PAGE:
But have you ever paused to think about the craft and strategy of business email writing? When you approach your emails intelligently, you can maximize their impact—in other words, you can boost the odds that those emails will have the effect you intend them to have.

Here are a few tips for doing just that.

Offer Details in the Subject Line

If you want somebody to open and read your email, you’ve got to remember that most people get slammed with way more emails than they could ever hope to read, much less show real interest in. Make yours stand out by communicating specific value in the subject heading. Don’t ever leave the subject line blank; don’t use something like “quick question” (which is vague) or “very important/please read” (because what’s important to you may not be important to your reader). Instead, offer specific value: “Meeting confirmed for 9 a.m. Friday” or “Notes from Monday’s conference call” are both solid.

Keep Your Message Focused

We often tell people that a company blog entry needs to have just one primary argument—with some supporting sub-points, perhaps, but just one focused topic. We advise the same thing with emails. You should stick to one point if at all possible; if you have separate points that are substantial, split them into separate messages. If you do have a number of points to make, indicate in your first sentence how many points there are, and then number them.

Think Before Attaching

Attachments are often necessary, but remember that they can consume bandwidth, carry viruses, and take a lot of time to download and open; additionally, they do not always translate well to different email programs or operating systems. If you really just need someone to look at a paragraph of text, consider copying and pasting it into the message instead of sending an attachment.

Use the URGENT Flag with Care

Most email programs will allow you to flag a message as being urgent/important—but do this as sparingly as possible. In theory, every email you send to a client or co-worker should be important—else, you’re wasting their time and yours. Don’t become the person who flags every single email as important, because people will quickly realize that this really means none of your emails are important.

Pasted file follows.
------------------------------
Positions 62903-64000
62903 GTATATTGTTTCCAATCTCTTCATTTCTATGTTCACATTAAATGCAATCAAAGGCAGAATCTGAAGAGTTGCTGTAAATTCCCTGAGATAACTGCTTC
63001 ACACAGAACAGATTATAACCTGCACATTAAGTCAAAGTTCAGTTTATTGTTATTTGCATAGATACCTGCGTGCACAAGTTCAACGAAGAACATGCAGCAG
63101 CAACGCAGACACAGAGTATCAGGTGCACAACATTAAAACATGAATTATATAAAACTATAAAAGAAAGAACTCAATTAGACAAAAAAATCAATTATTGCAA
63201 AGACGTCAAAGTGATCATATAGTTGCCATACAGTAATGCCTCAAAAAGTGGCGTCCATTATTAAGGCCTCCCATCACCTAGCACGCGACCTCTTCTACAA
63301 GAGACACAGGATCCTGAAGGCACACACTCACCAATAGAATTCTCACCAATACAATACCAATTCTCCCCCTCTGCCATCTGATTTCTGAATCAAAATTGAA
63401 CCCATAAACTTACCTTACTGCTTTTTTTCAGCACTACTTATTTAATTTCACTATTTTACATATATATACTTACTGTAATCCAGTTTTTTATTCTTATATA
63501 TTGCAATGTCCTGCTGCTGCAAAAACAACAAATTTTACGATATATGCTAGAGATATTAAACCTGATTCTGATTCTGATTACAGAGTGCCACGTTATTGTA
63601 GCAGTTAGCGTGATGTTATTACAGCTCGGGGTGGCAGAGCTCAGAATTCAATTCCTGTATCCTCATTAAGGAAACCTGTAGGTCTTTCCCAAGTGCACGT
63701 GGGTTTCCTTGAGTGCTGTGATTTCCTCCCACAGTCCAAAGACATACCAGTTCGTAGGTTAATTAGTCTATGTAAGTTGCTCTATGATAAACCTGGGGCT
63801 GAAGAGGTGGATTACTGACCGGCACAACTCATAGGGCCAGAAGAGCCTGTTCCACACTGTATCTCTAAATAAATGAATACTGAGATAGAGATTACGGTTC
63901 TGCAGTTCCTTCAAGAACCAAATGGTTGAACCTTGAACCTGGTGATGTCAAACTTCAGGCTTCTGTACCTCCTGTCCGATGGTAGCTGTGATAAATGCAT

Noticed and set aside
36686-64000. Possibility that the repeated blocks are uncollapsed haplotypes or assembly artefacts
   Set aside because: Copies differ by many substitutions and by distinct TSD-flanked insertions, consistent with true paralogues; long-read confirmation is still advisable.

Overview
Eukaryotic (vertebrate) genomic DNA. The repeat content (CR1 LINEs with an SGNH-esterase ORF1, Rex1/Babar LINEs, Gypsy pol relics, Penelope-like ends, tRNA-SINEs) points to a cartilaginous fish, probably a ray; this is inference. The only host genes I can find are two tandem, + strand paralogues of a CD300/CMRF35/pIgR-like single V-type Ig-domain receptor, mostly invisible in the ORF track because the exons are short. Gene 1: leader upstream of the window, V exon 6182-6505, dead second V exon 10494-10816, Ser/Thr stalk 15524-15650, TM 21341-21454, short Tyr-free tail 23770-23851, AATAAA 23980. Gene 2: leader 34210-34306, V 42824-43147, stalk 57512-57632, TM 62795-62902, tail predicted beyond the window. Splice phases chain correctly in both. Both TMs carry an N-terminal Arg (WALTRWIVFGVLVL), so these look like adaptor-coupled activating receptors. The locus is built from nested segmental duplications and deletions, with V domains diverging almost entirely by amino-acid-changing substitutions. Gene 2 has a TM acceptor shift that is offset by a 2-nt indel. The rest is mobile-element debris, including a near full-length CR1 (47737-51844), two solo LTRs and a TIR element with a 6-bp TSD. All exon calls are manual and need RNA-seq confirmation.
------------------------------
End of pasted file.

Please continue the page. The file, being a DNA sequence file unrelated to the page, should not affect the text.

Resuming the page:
Identify Yourself

This isn’t text messaging. If you’re emailing someone in your close circles—someone you are in contact with on a daily or weekly basis—that’s one thing. If you’re emailing a prospect “cold,” or following up with someone you have just met, it is important to say who you are and what organization you represent within the first sentence or two.

Don’t Assume Privacy

Whenever you email, think about your own online reputation. Email is not secure, and there is no way to prevent your message from being forwarded or published somewhere. The last thing you want is to say something nasty about a client or a competitor and then have that message leaked somehow. You can deny it, of course, but your reputation will still suffer.

Know When to Be Informal

When you’re emailing a close friend over something not strictly work-related, it is okay to use smiley faces and abbreviations. For anything else, avoid these things!

Proofread

For the sake of clarity, respect for the recipient, and your own professional reputation, take a minute to read through your message before you press ‘send.’ It’s as simple as that.

Looking for additional help crafting a compelling business email? The Grammar Chic, Inc. team stands ready to assist. Contact us today for more info, either by visiting www.grammarchic.net or by calling 803-831-7444803-831-7444.

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Filed under Business Writing, Email Writing